I \ 7X155. All null orders should include the names of all persons for whom tickets are being requested and a stamped self-addressed envelope
Persons needing more information may call the Jackson Auditorium box office at 830-372-XI KO on Mondays, Wednesdays and fridays between 1-5 p m Those telephoning from San Antonio should call 65X4)222. ext. XI SO
Seguin Tuleta st arts and crafts
It’s fall again and time for Thanksgiv mg and Christmas is close behind, and that means a’s A uldest tune again A ulefest is the tuine to the annual arts and crafts sale sponsored by the Seguin League of Arts and Crafts. This y ear it w ill be from 10 a.m. to 6 p m. Dec. 7 at the Seguin-Guadalupc Coliseum.
The league is now accepting registrations for this sale, one of the most popular in this area at Christmas tune To exhibit at the Yulefest, call Jackie Jandt at 830-379-3638 or Geraldine Jordan at 830-303-3513, and they will send a registration form with al! the information about the sale.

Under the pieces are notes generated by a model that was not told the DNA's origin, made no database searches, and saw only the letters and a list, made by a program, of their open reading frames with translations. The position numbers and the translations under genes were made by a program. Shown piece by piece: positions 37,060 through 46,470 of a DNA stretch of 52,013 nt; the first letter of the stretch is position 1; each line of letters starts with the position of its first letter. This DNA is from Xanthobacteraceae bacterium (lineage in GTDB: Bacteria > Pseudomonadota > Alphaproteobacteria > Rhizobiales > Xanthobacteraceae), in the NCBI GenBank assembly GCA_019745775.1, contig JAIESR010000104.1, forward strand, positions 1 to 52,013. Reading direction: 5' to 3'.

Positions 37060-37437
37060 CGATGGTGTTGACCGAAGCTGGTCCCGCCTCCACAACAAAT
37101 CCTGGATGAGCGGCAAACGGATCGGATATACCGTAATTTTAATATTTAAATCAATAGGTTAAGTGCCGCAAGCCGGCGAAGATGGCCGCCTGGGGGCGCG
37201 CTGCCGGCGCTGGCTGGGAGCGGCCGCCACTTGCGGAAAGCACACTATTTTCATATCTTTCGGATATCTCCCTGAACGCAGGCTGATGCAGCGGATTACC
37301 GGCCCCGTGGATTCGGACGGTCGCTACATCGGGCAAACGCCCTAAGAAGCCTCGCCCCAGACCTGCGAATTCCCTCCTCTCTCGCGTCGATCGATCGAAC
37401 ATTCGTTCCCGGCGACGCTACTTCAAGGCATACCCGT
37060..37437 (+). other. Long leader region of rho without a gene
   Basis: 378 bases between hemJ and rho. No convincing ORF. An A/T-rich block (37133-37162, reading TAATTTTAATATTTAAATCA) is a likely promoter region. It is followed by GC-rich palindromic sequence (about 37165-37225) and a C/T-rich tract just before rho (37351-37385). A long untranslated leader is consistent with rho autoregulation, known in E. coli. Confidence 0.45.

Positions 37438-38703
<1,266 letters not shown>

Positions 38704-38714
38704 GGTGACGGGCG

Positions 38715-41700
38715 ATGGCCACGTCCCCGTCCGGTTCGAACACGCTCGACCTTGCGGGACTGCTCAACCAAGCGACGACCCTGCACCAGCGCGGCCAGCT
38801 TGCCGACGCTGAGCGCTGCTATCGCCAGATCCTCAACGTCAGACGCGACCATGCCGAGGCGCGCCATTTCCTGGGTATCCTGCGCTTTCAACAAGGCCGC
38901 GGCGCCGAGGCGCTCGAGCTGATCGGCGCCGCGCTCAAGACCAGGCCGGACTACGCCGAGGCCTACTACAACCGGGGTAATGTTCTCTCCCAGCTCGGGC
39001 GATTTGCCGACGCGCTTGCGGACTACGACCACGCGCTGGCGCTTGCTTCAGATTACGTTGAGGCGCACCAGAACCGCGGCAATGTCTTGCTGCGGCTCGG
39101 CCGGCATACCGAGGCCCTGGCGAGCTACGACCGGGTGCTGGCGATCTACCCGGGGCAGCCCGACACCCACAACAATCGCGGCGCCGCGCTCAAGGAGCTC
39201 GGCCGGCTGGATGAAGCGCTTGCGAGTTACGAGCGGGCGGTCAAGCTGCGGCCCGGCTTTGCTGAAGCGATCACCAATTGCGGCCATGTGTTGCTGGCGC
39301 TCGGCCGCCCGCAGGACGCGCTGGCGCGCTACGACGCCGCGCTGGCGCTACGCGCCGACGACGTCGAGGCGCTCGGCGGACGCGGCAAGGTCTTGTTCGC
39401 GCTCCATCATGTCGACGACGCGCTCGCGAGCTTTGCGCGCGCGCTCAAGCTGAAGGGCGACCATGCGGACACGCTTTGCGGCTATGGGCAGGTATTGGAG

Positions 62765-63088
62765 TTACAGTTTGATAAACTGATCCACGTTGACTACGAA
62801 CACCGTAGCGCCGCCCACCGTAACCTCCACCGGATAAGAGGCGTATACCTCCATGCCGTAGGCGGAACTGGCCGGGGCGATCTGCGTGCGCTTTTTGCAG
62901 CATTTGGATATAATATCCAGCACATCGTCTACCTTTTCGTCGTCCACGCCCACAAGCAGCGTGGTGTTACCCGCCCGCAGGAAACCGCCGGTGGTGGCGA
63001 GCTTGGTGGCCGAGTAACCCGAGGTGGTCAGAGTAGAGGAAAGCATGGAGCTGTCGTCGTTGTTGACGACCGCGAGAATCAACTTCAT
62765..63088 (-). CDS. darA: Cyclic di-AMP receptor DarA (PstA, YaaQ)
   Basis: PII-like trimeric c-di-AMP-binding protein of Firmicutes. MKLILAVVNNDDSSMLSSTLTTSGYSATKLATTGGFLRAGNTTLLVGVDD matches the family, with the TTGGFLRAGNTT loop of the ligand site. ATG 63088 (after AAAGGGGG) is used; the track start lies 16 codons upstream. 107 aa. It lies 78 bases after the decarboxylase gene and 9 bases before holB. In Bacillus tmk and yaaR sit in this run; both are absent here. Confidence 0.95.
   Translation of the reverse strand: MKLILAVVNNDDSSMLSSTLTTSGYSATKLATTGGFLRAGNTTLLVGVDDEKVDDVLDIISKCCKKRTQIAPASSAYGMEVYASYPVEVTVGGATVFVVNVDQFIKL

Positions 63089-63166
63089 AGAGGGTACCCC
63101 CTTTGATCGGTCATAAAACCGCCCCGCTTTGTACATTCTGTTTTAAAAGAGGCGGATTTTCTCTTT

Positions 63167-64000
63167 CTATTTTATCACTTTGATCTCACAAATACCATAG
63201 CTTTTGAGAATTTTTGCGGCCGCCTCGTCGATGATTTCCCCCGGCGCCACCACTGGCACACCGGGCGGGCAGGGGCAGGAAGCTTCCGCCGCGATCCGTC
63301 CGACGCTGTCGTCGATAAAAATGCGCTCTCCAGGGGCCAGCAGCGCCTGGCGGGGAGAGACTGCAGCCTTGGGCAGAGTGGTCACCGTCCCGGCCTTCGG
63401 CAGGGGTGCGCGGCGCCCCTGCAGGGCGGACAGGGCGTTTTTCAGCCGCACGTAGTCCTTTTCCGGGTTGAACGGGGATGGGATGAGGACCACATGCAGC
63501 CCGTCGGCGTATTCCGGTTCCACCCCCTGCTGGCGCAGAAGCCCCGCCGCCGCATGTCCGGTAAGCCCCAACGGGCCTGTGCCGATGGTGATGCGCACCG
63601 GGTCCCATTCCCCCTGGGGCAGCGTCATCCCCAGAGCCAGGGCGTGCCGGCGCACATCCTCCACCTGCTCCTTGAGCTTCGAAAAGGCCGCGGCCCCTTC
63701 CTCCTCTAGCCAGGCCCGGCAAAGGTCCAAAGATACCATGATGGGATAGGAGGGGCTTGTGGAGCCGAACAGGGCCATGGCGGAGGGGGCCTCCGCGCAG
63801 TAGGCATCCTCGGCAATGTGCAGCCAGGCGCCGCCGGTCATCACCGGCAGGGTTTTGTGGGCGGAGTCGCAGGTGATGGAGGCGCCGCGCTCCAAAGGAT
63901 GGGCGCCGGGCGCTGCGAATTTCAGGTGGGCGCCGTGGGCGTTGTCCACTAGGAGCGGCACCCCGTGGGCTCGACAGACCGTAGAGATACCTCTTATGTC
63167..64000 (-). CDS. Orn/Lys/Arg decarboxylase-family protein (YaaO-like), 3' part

Some answers may need more than a spoonful of sugar
Three Wednesdays ago, the opinionated lady had the temerity to tell you that making certain your child knew that he/she "mattered” was the basic solution to the dangers of promiscuous sex, drug abuse and criminal violence ... all of which have vastly increased numbers of youth involved today. Well, let's fact it, every now and then the O.L. suffers from oversimplification ... the use of it, that is. And I want you to know I argued with her! What about having only one parent .’* But before I could get any more “what abouts” out, she said, “What about Abraham Lincoln?" I had a funny feeling she’d pull that one on me.
capabilities. And I know, if you had time, you could figure out the "how.” But there seems to be so little of that, these days. So I started putting down some of the insights that my “milling" process produced.